100 best things we ate and drank in 2008 (in no particular order)
The trends started popping up as soon as we began compiling the list: pork, classic cocktails, runny yolks, more pork. If there’s one thing this year’s 100 Best Things We Ate (and Drank) proves, it’s that great food is made by a community of chefs and producers who can’t help but be inspired by each other. So for the first time since we started creating this list in 2005, we divided the year’s greatest dishes into their respective trends. Think of it as a yearbook of what you ate and drank in 2008—or, if you don’t recognize a lot of this food, a handbook for what you should have.
1 Beef salad at Pho 777
The only reason people wait in line to get into Tank Noodle is they haven’t tasted the equally amazing food (like this tart and spicy salad) and experienced the joy of instant seating here. —DT
WINGING IT, KOREAN-STYLE
You may not know what dak kang jung is, but chances are, you’ve eaten it in the last year. The sweet-and-spicy, sticky, messy, infinitely delicious chicken wings swept the city in 2008, popping up to much buzz under the name “Seoul Sassy” at 2 Crisp, a tiny spot two young Korean-Americans opened in Lakeview to re-create a grandmother’s signature wings. Also keeping it in the family, Karen Lim, armed with her Chinese-immigrant father’s recipe, opened 3 Take Me Out, bringing the same sesame soy–glazed bits of bird to Pilsen that have kept her dad’s Great Sea restaurant on Lawrence Avenue afloat for 20 years. Equally tasty wings are Henry Chang’s secret to luring Lakeview happy hour–goers to his dark and mysterious tchotchke-packed bar 4 Wang’s. It might be the adjacent sibling of the Japanese Wakamono, but Wang’s “wangs” are most definitely Korean-style, bathed in a glaze that’s equal parts sweet and savory with just a bit of chile kick. And finally, the Korea-based chain 5 Toreore hit the Chicago area this year, opening its counter-service kiosk in Niles’s Super H Mart, where hungry shoppers take down dozens of “sweet-spicy” wings. —HS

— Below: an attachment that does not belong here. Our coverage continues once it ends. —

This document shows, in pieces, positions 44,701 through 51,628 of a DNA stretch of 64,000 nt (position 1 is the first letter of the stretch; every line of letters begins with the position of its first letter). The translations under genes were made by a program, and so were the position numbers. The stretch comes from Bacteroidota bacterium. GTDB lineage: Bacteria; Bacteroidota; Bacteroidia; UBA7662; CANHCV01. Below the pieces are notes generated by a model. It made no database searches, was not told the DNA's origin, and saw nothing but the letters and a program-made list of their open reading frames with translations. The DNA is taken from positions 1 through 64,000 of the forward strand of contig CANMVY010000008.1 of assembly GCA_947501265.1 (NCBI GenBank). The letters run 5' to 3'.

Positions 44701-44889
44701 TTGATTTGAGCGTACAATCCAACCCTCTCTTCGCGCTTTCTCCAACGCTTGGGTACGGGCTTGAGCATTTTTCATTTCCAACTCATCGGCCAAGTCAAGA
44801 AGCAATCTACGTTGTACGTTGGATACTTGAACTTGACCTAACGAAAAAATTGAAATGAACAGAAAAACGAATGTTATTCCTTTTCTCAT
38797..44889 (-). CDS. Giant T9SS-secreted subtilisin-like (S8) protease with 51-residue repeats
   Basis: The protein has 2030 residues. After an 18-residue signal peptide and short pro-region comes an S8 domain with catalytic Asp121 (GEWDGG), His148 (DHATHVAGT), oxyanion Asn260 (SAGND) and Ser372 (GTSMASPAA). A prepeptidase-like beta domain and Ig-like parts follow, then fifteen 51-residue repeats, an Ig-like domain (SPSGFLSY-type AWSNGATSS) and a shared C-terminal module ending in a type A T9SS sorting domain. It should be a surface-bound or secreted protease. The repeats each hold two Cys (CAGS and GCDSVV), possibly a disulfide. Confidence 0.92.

A CLASS ALL ITS OWN
Looking back on our meals at 6 L2O, there wasn’t a single dish that stood out—there were 20. And though we tried to suss out the best of these dishes, it soon became clear this was a pointless project. What made the dishes so good was what came before and after them, and the downright awe we experienced when we realized each one was as good or better than the one before it. So when we tell you what we really loved were the breads, from the soft pain au lait to the anchovy-stuffed croissants; the shimaaji, a rich cut of smoked fish paired with soy salt and salty miso; and the perfectly ethereal macaroons, are we telling the truth? Not really. There’s a lot more. But this, at least, is a start. —DT